In Canada (Governor General In Council) v. Courtoreille, 2016 FCA 311, the Federal Court of Appeal found that the federal government did not owe a duty to consult when it developed and implemented changes to environmental legislation through two omnibus bills.

Background

In 2012, the former Conservative government introduced two omnibus bills which repealed the Canadian Environmental Assessment Act, narrowed the application of the former Navigable Waters Protection Act and changed the habitat protection provisions of the Fisheries Act. The federal government did not consult with Inuit, Métis or First Nations in relation to these changes. The Mikisew Cree First Nation ("Mikisew") applied to the Court seeking a declaration that federal government owed them a duty to consult before the omnibus bills were presented to Parliament.

At trial, the Federal Court found that the duty to consult had been triggered and the Mikisew were entitled to notice and a reasonable opportunity to make submissions when the omnibus bills were submitted to Parliament. The Federal Court of Appeal disagreed and found that the federal government's conduct during the development of draft legislation did not trigger the duty to consult.

Majority Decision

Justices Montigny and Webb found the Court had no jurisdiction to judicially review the federal government's actions prior to the introduction of the omnibus bills into Parliament. The majority found that while courts are within their power to review legislation once it becomes law, they are barred from intervening in the law-making process before a bill has been approved by both Houses of Parliament and has received Royal Assent. The majority decided it could not impose any procedural constraints on the process of developing draft legislation without offending Parliament's sovereign power to make or unmake any law.

Concurring Decision

Justice Pelletier found the Court had jurisdiction to consider Mikisew's challenge, but that the duty to consult had not been triggered because the omnibus bills applied generally to all of Canada and their effects were not specific to any particular Aboriginal group or territory. Requiring consultation prior to the enactment of such legislation would set up an impossible scenario for the Crown given the time, resources and complexity required to consult each potentially affected Aboriginal group, which could ultimately stifle Parliament's law-making function. In the result, Justice Pelletier agreed with the majority that it would be inappropriate for the Court to intervene.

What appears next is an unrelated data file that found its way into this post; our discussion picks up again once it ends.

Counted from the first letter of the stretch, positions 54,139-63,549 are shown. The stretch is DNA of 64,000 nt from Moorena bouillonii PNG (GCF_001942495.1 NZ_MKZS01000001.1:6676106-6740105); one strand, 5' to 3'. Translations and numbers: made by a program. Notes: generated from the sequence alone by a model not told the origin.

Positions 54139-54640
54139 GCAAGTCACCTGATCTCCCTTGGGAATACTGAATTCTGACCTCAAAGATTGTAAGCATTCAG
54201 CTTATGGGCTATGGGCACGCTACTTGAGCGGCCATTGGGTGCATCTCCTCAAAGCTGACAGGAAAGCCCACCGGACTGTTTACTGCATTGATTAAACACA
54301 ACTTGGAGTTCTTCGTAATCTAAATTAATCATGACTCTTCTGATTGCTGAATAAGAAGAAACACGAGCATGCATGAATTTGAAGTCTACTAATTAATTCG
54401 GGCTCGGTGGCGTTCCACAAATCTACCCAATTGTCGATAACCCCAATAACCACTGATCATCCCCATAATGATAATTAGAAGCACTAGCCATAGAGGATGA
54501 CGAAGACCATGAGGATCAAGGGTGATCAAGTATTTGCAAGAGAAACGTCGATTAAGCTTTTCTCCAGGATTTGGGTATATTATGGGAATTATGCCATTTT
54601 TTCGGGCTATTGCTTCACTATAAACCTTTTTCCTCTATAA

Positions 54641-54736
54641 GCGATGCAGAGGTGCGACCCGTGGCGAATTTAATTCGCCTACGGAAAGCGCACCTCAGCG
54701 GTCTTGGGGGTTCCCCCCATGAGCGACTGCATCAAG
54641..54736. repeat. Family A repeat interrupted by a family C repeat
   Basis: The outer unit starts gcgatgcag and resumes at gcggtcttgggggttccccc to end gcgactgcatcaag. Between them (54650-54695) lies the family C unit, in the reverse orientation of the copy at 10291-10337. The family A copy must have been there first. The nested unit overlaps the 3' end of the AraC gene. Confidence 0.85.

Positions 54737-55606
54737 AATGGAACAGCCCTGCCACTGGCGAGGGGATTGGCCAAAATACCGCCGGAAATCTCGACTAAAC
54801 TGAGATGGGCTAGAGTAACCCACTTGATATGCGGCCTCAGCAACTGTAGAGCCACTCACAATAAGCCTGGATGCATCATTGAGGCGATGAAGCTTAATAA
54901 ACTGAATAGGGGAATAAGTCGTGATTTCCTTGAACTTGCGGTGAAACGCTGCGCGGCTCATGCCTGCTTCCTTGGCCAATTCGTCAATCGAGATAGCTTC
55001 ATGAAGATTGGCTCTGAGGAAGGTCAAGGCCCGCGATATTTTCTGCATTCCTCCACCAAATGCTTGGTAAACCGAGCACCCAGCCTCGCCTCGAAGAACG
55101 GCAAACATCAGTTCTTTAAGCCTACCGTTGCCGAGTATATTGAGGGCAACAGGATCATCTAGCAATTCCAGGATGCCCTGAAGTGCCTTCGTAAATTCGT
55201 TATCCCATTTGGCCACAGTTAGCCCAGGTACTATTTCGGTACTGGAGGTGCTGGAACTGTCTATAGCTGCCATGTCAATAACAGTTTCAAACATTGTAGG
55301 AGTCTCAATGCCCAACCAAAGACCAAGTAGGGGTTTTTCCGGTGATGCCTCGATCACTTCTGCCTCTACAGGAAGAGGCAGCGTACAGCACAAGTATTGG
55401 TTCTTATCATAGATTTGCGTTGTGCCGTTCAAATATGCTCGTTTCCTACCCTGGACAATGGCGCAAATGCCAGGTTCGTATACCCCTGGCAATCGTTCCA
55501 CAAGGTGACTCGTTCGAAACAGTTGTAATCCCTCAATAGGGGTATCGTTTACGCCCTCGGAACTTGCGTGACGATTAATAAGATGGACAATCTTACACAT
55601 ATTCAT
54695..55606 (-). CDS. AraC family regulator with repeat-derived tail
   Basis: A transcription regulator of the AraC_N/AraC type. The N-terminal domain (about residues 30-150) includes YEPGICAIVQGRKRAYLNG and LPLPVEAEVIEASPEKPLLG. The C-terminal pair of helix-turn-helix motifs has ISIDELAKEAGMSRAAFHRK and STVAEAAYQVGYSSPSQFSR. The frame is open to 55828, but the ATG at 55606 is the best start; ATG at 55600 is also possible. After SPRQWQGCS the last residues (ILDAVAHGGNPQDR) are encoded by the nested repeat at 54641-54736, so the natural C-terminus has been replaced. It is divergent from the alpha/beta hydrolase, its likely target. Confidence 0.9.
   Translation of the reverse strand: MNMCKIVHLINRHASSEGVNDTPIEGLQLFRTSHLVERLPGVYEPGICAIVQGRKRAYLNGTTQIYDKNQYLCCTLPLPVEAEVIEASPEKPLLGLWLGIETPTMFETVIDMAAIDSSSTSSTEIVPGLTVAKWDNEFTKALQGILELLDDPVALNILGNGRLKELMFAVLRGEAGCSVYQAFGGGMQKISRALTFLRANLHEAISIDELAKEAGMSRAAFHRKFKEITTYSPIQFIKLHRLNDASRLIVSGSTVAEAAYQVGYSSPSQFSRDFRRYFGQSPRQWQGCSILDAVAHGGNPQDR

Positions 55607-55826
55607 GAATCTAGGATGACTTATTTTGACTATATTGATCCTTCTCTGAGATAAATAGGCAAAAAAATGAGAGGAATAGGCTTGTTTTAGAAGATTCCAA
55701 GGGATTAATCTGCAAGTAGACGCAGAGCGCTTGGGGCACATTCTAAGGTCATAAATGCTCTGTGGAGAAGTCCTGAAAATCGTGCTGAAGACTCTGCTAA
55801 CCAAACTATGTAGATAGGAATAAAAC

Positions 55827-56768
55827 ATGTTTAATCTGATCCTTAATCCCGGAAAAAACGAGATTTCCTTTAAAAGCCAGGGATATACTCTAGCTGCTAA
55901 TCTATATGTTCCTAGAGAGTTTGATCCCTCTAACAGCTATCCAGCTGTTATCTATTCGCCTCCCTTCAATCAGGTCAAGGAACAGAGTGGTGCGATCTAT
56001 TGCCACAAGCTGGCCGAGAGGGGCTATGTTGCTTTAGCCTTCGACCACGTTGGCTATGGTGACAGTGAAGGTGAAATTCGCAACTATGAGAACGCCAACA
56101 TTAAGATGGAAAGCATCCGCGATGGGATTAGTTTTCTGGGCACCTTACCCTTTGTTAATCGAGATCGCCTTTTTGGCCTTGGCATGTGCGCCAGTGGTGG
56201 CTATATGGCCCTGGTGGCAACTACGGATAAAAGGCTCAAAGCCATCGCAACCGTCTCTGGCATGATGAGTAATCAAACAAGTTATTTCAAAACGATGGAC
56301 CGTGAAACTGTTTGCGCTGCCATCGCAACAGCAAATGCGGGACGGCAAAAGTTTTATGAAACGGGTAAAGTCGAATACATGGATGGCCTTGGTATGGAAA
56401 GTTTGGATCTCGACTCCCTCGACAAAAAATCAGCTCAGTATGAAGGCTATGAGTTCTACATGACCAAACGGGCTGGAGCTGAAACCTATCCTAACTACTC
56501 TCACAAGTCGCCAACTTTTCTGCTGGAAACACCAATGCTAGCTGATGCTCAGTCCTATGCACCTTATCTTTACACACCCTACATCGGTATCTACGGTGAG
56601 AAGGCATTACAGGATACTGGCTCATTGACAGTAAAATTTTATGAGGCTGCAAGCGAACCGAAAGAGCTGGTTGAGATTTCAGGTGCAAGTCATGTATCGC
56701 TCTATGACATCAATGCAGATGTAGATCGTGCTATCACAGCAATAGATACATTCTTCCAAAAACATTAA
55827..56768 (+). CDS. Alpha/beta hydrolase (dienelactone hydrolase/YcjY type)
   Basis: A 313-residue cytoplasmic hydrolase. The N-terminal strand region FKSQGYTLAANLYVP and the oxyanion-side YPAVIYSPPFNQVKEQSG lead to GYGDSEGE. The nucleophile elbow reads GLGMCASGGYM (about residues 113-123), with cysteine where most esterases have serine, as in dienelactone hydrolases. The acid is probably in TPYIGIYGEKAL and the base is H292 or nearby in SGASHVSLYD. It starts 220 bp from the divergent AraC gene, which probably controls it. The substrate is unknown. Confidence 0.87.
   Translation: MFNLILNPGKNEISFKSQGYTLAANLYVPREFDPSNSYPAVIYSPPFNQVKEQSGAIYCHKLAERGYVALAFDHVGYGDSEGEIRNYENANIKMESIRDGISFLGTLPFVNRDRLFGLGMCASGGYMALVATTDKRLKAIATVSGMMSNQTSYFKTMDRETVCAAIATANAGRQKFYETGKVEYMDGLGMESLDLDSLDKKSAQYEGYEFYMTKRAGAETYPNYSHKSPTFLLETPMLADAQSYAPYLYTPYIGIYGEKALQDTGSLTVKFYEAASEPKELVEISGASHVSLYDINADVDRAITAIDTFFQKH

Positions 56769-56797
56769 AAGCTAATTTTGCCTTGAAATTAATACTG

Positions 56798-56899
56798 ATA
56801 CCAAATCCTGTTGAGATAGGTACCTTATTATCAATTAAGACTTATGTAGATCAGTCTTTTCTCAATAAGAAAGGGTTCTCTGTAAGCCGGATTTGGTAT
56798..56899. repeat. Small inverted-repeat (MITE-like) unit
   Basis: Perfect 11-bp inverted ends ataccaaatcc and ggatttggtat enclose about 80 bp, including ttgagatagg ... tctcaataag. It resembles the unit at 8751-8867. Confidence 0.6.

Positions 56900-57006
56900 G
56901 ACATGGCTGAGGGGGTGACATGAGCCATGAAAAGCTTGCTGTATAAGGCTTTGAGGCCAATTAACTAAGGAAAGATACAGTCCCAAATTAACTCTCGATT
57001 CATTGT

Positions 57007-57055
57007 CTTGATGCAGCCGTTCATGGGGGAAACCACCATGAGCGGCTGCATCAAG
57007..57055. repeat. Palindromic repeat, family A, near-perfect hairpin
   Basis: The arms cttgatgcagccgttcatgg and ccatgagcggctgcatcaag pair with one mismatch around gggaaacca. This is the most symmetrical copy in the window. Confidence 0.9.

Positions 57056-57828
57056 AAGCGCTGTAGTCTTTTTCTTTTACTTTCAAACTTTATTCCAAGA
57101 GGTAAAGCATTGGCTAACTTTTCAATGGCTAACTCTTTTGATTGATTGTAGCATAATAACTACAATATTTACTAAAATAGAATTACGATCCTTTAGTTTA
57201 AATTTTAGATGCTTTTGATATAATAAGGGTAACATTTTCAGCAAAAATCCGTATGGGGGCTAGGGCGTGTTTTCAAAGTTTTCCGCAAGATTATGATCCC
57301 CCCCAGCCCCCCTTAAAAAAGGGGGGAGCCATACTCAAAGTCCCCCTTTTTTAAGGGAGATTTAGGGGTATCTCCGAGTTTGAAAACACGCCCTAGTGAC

In obiter, Justice Pelletier chose to emphasize that it may be possible for the duty to consult to be triggered if legislation was passed for the sole purpose of authorizing a specific project which could potentially damage claimed or proven Aboriginal rights. However, Justice Pelletier was careful to note that, even in these hypothetical circumstances, consultation must not be allowed to frustrate the ability of the federal government to discharge its other functions and duties.

Conclusion

The underlying question of whether a legal duty to consult arises in the legislative process has remained a key uncertainty that has very significant policy implications. This is particularly the case given the Government of Canada's May 2016 commitment to implement the UN Declaration on the Rights of Indigenous Peoples ("UNDRIP"), including Article 19 and its requirement to seek to obtain free, prior and informed consent when "implementing legislative or administrative measures that may affect them."

Canadian law currently provides that consent only becomes a matter of law in the case of proven Aboriginal title, and additionally that the duty to consult does not arise unless there is a sufficient causal link between contemplated government action and the Aboriginal rights of a specific Aboriginal group. Justice Pelletier's concurring reasons raise the possibility that the duty to consult may be triggered when Aboriginal groups can establish that government action during the law-making process could directly affect their Aboriginal rights or claims. It remains to be seen whether Canada will go this far in implementing UNDRIP.